Briefly describe the work you do.
My work responds to mythological and iconographic traditions from antiquity. Inspired by the works of Carl Jung and the art historian Aby Warburg, my artistic practice explores concepts of the collective unconscious and cultural afterlife. Through sculpture making I examine how remnants of archaic thought and extinct cultures survive to influence contemporary frameworks. Using appropriated objects and conventional building mediums, I make representational forms that are inspired by ancient and contemporary motifs, highlighting relationships between them that enlighten contemporary cultural identities.
At what point I your life did you want to become an artist?
It wasn’t until later in my life that I took art seriously. From my childhood to high school I drew cartoons inspired by anything from Disney to classical mythology. After quitting college a third time, realizing that I was not the classical scholar I had always wanted to be, I began making art centered around themes that I had unknowingly already been fascinated with.
Tell us a little about your background and how that influences you as an artist.
I grew up on a farm, so animals have always held an important place in my creative and practical life. That, along with my lifelong conversations with my grandfather, an armchair theologian, really gave me the conceptual fodder for what I do now. However, my focus on global myth comes from my experiences traveling through Asia and Europe, finding parallels and exchanges between ancient cultures that, for all I know, wouldn’t have had any communication with one another.
What types of conceptual concerns are present in your work? How do those relate to the specific process(es) or media you use?
Comparative mythology and art history are the foundation of my concept. I realized that I couldn’t really find any satisfaction in traditional scholarship, so I thought of using them in the creation of art. Yet, the crux of my work isn’t so much the examination of these things as it is the relationships between them and the current world in which we live. There is a reason why we have the mores we do, why we believe what we believe and why we still fundamentally search for the same thing that the ancients did. That is what I want to look at.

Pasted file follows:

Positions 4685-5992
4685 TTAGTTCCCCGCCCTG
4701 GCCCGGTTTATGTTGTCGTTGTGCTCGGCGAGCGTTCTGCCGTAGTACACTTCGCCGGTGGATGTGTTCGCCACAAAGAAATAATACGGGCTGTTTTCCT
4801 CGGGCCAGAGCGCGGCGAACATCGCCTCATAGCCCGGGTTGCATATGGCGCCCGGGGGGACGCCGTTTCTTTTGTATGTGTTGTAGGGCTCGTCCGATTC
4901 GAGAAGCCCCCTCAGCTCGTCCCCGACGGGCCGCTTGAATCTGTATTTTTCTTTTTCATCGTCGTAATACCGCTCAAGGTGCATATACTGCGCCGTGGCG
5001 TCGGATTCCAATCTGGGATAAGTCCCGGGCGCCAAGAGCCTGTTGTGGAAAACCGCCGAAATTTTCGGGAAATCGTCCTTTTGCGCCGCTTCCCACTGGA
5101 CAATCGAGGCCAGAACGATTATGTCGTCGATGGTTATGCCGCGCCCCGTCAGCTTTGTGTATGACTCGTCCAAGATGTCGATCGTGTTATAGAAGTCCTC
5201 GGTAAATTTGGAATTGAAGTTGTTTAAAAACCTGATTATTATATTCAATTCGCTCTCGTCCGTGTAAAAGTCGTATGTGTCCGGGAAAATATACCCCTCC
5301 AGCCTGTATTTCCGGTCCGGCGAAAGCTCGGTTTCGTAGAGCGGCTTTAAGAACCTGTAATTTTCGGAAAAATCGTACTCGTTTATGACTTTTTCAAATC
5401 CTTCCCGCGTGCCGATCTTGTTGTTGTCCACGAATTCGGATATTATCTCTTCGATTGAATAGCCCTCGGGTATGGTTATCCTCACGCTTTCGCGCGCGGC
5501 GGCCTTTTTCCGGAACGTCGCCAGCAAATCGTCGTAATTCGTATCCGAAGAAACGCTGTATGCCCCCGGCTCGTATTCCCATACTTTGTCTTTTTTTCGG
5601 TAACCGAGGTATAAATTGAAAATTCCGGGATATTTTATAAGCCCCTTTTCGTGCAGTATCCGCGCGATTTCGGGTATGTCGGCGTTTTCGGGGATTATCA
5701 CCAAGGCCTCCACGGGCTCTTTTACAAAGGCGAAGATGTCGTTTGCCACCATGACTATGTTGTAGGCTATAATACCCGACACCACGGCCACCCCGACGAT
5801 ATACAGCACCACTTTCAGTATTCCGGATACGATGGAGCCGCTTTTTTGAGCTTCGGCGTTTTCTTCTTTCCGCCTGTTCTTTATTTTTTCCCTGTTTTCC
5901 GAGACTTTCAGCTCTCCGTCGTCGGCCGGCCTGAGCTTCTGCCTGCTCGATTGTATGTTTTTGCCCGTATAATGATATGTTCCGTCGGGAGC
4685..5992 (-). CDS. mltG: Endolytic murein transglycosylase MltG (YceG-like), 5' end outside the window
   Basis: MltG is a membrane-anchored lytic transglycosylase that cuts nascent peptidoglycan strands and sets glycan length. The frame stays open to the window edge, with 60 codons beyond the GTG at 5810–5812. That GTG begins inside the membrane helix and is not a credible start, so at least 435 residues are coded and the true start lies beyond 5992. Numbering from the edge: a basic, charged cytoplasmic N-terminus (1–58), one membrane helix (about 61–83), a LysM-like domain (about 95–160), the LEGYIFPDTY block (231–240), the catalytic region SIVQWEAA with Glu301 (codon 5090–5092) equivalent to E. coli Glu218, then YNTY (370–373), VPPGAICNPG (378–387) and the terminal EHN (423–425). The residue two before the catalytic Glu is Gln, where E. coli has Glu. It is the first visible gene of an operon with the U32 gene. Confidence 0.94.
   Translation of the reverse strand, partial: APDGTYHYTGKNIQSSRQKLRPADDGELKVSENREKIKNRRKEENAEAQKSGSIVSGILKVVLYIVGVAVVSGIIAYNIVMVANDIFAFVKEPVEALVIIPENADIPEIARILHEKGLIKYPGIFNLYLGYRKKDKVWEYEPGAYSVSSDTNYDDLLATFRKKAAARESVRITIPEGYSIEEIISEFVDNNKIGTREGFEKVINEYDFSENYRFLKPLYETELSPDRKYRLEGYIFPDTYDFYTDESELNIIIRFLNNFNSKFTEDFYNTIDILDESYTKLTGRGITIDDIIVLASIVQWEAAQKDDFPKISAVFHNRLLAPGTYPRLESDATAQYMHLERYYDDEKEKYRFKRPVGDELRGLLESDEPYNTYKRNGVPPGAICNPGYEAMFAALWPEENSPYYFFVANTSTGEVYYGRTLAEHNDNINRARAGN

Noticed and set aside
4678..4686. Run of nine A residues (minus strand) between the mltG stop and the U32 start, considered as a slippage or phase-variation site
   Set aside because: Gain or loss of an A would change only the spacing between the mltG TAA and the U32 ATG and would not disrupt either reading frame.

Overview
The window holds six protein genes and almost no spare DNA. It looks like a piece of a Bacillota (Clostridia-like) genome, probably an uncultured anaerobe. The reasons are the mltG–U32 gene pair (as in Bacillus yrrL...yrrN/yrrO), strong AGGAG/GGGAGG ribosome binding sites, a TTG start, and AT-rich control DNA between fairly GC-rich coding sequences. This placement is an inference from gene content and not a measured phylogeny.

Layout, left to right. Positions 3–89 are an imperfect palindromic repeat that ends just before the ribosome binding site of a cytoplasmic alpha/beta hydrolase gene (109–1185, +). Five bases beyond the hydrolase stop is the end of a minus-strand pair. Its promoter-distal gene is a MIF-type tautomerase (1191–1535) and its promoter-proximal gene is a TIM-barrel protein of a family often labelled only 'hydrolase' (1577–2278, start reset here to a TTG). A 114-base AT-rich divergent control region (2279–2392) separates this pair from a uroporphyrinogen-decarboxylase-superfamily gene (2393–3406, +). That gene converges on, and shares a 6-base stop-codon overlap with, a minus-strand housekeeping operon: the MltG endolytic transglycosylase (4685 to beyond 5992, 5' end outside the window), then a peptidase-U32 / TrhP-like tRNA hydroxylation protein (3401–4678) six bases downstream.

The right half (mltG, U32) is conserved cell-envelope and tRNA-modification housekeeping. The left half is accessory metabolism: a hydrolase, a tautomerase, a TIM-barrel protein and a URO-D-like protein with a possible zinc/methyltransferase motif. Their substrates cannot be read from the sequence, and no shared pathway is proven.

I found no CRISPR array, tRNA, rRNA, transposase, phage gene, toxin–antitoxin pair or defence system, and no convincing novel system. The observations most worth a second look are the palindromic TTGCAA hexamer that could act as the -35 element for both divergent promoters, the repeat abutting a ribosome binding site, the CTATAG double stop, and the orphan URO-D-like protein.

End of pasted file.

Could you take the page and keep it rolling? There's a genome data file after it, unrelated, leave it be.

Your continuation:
We once heard Chuck Close say he did not believe in being inspired, rather in working hard everyday. What motivates you in your studio practice?
There can’t really be any work unless there is inspiration to work I think. Be it inspiration from this world or something that you are looking at from a meta like stance. But personally I feel like my practice is driven by my desire to make things. It is about having fun with a plethora of mediums – exploring their conceptual and physical potential. The concept is something that reigns it all in and keeps it going in a solid direction.
Ed Keinholtz, David Altmedj, Huma Bhaba, Paolo Ucello, Robert Rauschenberg, Banks Violette
When you are not making art what types of activities and interests do you engage in?
I have five cats and a dog so I spend a lot of time picking fleas off of them. Professionally I like to piecemeal a lifestyle, from scrapping copper to scrap carpentry to being a coffee barista. Landscaping is another hobby of mine and I do hope to get back into archery.
Luke Knox was born in Iowa City, IA in 1987 and relocated to Northwest Arkansas as a child. Since then, he has spent the majority of his time exploring the
Ozark Mountains and working on his mother’s horse and cattle ranch. His upbringing around natural landscapes and on the farm formed his fascination with animals, ecology and the pastoral. These experiences influence his paintings and sculpture, which focus on the relationship between society and nature by examining parallels and reoccurring motifs in mythology, ritual and cultural iconography.
In 2012 he graduated with a BFA in Drawing from the University of Arkansas’ Fulbright College of the Arts and Sciences. He lives and works in Fayetteville, Ar. and there he maintains his personal practice while collaborating with other artists to convert his barn into a communal artistic workspace.
All images copyright of the artist and used with their permission.